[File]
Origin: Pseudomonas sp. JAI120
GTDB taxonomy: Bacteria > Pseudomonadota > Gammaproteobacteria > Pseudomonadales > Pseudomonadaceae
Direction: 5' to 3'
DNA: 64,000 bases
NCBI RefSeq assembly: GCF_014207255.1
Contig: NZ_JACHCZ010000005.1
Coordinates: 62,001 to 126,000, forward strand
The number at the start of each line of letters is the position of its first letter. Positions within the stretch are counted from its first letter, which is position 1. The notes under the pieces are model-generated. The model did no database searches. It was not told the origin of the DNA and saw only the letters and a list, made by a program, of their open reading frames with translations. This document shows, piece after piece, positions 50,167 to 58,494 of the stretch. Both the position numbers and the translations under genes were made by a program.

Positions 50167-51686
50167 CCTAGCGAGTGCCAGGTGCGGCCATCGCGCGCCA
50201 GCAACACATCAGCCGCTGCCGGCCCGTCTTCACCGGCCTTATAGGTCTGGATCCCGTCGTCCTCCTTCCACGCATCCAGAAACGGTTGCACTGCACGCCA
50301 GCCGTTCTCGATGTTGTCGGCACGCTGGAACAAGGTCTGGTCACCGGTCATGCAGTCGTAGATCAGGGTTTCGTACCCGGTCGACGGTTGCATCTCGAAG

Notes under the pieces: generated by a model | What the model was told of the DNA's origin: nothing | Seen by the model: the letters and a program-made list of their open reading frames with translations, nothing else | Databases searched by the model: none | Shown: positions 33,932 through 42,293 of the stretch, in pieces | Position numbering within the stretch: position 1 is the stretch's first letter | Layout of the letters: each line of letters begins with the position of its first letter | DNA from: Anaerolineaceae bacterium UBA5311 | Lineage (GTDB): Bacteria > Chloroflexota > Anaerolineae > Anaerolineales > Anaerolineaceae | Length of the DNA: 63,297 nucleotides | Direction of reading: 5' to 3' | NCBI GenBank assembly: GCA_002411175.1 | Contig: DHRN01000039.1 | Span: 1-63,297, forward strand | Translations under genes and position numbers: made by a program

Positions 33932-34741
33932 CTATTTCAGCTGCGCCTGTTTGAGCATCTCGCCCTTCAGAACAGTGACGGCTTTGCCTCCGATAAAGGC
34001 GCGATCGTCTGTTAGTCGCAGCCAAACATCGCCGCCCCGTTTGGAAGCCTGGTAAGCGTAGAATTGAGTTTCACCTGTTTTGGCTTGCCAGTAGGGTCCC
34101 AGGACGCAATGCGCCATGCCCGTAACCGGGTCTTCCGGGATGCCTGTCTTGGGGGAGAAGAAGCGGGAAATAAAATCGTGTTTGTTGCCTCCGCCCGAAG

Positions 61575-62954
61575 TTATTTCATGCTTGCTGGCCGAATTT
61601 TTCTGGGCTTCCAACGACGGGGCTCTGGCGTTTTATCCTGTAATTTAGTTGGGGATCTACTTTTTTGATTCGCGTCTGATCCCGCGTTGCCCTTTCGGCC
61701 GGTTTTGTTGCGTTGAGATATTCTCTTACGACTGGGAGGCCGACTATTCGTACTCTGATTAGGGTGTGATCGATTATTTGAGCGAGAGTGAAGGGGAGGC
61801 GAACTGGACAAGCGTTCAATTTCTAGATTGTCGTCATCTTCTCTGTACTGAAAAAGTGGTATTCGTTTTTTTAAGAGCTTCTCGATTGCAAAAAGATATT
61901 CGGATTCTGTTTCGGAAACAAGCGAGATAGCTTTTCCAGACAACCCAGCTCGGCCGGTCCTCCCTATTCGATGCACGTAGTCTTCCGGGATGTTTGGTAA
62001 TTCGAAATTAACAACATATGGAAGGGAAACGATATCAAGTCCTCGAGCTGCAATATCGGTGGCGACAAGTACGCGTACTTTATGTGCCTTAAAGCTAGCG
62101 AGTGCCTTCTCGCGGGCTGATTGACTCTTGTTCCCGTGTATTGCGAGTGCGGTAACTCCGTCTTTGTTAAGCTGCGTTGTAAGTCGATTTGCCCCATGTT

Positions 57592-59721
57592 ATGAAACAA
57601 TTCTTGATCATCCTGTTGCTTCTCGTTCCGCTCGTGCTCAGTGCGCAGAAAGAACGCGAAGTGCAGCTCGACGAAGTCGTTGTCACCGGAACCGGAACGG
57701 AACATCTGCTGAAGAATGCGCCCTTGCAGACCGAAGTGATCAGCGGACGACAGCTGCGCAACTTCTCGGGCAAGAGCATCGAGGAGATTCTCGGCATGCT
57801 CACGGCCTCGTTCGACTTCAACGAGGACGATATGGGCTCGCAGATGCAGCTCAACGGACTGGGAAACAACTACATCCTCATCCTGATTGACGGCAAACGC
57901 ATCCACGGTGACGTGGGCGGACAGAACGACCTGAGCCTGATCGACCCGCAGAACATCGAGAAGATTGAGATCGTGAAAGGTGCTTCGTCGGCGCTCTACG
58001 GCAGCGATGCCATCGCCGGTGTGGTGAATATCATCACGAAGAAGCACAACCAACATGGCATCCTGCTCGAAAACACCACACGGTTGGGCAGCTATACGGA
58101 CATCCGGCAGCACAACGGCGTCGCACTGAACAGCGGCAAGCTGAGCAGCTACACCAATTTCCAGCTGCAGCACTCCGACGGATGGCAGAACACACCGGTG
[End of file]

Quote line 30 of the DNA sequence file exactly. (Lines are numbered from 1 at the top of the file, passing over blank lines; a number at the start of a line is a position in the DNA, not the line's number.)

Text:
57801 CACGGCCTCGTTCGACTTCAACGAGGACGATATGGGCTCGCAGATGCAGCTCAACGGACTGGGAAACAACTACATCCTCATCCTGATTGACGGCAAACGC